WordPress Installation Using WP CLI

WordPress is known for its quick 5-minute installation process. However, it can be done even faster, much faster, using WP CLI (Command Line Interface).

To install WordPress, you need to follow these steps:

  1. Download WordPress.
  2. Create a database.
  3. Generate the wp-config.php file (created by the WP installer).
  4. Provide administrator and site basic information.

To download the latest version of WordPress, use the command:

wp core download --skip-content

The --skip-content parameter prevents downloading default plugins and themes. You can also download the Polish version using the --locale=pl_PL parameter.

Before creating the database, you should generate the wp-config file using the command:

wp config create --dbname=db_name --dbuser=user --dbpass=pass

You don’t have to remember these parameter names; you can use:

wp config create --prompt

This way, you’ll be prompted to provide all the necessary parameters.

Before installing WordPress, you need a database. You can create it with the following command:

wp db create

This command will use the settings configured in the wp-config.php file.

Now that you have downloaded WordPress, created a database, and generated the wp-config.php file, it’s time to install WordPress:

wp core install --prompt

Just like when creating wp-config, you can use prompts to set the necessary parameters.

WP CLI config file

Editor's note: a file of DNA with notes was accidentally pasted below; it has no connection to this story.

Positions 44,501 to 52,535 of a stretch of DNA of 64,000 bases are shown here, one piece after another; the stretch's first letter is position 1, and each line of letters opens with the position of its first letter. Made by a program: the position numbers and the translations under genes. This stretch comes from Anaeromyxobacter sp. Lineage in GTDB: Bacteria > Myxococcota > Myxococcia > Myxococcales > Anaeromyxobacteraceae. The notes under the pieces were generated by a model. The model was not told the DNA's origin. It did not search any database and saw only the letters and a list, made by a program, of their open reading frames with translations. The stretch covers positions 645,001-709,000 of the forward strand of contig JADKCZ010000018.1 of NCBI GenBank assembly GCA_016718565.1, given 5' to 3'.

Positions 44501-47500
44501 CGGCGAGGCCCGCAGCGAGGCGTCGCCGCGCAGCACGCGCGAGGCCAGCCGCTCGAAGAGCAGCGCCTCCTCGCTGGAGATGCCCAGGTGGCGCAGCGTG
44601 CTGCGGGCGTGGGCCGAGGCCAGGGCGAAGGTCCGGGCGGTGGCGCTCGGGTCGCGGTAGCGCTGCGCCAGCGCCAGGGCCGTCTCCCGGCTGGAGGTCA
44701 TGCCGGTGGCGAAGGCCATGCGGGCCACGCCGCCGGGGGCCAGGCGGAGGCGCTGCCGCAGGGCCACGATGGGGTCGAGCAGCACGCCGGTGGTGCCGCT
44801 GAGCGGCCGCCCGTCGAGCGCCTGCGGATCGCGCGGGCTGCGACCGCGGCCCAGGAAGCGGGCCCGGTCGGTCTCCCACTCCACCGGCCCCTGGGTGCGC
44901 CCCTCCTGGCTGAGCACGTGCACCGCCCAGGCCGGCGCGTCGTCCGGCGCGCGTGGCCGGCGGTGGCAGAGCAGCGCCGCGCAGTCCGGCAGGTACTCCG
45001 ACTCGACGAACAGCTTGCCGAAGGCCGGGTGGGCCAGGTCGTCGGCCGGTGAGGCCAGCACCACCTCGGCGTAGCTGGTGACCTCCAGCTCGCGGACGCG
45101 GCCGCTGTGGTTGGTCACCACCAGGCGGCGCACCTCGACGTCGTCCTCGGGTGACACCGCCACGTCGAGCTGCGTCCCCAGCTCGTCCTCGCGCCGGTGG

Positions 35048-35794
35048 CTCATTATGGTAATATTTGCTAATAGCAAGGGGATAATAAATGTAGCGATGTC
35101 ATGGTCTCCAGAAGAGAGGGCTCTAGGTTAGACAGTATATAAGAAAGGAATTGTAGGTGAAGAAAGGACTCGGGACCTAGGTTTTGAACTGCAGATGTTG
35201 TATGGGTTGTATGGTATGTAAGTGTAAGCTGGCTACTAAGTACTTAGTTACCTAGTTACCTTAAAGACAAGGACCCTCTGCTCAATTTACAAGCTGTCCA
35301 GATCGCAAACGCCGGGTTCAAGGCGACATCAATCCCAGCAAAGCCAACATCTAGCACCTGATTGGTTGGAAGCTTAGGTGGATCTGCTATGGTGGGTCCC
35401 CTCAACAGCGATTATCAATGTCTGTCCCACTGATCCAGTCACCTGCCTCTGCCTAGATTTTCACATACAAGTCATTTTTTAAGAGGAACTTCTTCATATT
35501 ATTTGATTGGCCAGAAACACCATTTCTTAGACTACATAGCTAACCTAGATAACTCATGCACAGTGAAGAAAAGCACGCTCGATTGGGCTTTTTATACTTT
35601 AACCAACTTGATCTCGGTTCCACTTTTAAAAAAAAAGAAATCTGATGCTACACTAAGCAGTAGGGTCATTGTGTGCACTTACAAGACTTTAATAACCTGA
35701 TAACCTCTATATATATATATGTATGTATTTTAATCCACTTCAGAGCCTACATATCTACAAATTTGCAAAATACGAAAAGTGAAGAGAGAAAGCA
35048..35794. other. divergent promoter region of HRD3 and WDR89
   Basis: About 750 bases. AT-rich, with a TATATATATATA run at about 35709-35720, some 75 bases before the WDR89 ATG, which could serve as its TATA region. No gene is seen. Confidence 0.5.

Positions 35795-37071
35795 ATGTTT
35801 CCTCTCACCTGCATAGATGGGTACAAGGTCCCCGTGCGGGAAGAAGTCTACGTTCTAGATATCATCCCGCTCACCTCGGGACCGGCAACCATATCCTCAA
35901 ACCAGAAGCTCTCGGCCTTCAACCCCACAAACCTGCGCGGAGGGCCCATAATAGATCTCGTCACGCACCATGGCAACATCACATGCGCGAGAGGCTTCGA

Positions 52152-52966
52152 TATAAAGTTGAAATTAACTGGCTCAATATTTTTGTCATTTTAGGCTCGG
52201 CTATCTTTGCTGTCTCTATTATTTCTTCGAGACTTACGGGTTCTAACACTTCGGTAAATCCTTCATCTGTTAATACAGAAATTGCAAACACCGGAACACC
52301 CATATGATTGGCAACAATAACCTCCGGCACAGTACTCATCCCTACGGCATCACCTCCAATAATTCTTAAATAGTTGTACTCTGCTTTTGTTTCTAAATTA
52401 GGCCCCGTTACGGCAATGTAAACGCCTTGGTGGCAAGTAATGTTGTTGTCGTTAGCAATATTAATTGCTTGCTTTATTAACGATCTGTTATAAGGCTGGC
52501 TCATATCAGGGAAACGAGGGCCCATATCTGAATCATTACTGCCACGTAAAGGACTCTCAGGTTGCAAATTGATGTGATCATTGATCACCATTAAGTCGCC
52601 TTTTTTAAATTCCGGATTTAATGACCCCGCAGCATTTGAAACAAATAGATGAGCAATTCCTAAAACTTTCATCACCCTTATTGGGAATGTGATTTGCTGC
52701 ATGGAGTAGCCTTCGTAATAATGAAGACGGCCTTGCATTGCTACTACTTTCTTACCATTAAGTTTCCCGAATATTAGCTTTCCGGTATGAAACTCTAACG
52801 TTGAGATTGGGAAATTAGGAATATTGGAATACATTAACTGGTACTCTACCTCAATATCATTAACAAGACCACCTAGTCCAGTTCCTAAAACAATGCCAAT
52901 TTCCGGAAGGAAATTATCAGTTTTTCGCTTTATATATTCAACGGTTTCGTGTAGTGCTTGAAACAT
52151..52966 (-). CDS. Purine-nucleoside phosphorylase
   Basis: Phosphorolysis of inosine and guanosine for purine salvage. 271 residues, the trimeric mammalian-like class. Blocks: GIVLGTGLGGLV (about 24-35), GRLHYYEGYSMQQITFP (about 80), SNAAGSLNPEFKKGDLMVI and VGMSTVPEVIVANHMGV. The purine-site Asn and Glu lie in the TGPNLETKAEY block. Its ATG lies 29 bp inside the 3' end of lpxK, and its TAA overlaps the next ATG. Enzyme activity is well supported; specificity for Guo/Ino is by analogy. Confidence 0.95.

There are quite a few commands, and you need to be familiar with all of them, so installing WordPress in this way, especially in the beginning, can take some time. However, you can make it even faster using a configuration file called wp-cli.yml. Here’s an example of what such a file might look like:

url: https://my-site.locale
path: ./

core download:
  locale: pl_PL
  version: '6.3'
  skip-content: 1

core install:
  title: "My site"
  admin_user: admin
  admin_password: admin
  admin_email: dawid@wp360.pro

config create:
  dbuser: wordpress
  dbpass: wordpress
  dbname: wordpress
  dbhost: localhost
  dbprefix: wdr56_
  extra-php: |
    define( 'WP_DEBUG', true );
    define( 'WP_DEBUG_DISPLAY', true );
    define( 'WP_DEBUG_LOG', true );
    define( 'WP_ENVIRONMENT_TYPE', 'local' );

Now all you need to do is execute all of the above commands one after the other:

wp core download && wp config create && wp db create && wp core install

The above configuration is just an example and can be applied to a local environment. Here’s an explanation of the new parameters:

  • url – the address under which my WordPress will be accessible.
  • path – the directory where WordPress files will be located relative to the WP CLI configuration file.
  • version – it will download WordPress in the specified version; omitting this parameter will download the latest version of WordPress.
  • dbprefix – in my projects, I aim to keep the table prefix the same across all environments.
  • extra-php – additional PHP code that I want to include in the wp-config.php file. Here, I’ve set sample values for a local environment.

With a configuration file prepared in this way, I can copy it from one project to another, only changing the url, dbname, and dbprefix. When using Lando, I don’t need to change dbname, but that’s a topic for another time.

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